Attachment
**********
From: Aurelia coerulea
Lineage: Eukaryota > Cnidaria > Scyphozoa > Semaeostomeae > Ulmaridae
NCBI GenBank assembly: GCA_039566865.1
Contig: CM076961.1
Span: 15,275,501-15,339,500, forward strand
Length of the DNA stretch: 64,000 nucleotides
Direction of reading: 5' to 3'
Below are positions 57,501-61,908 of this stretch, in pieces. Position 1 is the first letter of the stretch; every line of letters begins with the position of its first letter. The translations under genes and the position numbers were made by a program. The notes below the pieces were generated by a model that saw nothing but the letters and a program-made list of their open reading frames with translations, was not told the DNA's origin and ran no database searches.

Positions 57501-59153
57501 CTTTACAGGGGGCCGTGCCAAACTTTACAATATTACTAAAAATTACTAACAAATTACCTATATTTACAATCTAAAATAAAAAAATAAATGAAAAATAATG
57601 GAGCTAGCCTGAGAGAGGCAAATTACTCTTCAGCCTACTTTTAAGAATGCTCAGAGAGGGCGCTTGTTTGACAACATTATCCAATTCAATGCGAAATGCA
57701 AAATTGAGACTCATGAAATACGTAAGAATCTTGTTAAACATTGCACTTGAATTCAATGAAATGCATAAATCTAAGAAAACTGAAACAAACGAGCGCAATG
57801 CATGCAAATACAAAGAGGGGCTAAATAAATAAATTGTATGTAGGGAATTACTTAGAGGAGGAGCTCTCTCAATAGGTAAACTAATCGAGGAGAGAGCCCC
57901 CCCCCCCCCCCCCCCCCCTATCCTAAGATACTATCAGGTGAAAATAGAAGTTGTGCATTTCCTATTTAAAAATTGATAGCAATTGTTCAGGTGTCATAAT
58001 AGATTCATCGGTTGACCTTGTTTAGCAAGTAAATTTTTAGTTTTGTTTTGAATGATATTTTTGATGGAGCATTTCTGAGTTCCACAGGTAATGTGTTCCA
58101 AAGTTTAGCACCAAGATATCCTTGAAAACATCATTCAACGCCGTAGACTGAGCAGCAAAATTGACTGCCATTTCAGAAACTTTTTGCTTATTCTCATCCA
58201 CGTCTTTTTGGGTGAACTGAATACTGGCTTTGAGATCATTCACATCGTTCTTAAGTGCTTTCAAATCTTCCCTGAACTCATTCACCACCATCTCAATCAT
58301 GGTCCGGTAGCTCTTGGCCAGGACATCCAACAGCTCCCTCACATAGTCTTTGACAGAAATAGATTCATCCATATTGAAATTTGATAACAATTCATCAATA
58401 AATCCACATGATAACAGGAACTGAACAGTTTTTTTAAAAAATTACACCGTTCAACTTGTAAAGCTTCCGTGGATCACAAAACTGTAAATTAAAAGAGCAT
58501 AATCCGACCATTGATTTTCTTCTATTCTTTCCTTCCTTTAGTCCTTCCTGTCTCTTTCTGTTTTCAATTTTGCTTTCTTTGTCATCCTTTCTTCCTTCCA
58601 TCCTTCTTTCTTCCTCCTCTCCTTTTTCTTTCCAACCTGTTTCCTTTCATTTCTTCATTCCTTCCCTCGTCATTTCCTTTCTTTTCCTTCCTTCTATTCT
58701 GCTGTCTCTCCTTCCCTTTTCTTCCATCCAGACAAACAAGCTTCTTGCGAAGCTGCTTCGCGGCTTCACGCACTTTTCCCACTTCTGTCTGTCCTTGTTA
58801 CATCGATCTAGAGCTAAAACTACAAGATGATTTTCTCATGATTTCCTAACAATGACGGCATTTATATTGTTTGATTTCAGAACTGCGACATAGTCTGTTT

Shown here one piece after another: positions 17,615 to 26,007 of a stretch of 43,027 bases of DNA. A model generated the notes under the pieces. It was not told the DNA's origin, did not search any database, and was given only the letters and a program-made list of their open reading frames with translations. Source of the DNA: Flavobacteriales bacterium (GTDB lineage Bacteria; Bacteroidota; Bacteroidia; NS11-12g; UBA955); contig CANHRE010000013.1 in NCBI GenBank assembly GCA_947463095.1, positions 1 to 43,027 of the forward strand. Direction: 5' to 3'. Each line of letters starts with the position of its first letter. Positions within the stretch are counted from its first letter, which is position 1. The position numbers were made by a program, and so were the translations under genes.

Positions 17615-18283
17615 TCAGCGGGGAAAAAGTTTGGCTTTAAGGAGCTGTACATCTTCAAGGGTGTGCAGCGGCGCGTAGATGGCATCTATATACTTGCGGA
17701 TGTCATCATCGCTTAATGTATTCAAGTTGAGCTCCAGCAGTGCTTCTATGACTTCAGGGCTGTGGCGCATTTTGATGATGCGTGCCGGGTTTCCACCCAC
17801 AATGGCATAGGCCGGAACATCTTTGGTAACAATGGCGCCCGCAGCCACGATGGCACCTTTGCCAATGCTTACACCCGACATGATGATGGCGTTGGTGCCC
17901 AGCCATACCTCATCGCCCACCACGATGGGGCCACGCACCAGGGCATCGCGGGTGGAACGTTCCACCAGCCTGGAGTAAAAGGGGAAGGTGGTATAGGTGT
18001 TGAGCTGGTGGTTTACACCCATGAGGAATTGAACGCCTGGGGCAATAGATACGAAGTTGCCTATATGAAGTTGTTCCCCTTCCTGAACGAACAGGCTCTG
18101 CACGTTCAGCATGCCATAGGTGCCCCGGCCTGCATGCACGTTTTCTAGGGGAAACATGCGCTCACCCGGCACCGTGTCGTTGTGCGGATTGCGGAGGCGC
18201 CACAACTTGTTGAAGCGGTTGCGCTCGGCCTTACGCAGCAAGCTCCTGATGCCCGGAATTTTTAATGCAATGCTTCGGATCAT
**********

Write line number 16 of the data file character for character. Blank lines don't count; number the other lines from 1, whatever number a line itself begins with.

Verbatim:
58101 AAGTTTAGCACCAAGATATCCTTGAAAACATCATTCAACGCCGTAGACTGAGCAGCAAAATTGACTGCCATTTCAGAAACTTTTTGCTTATTCTCATCCA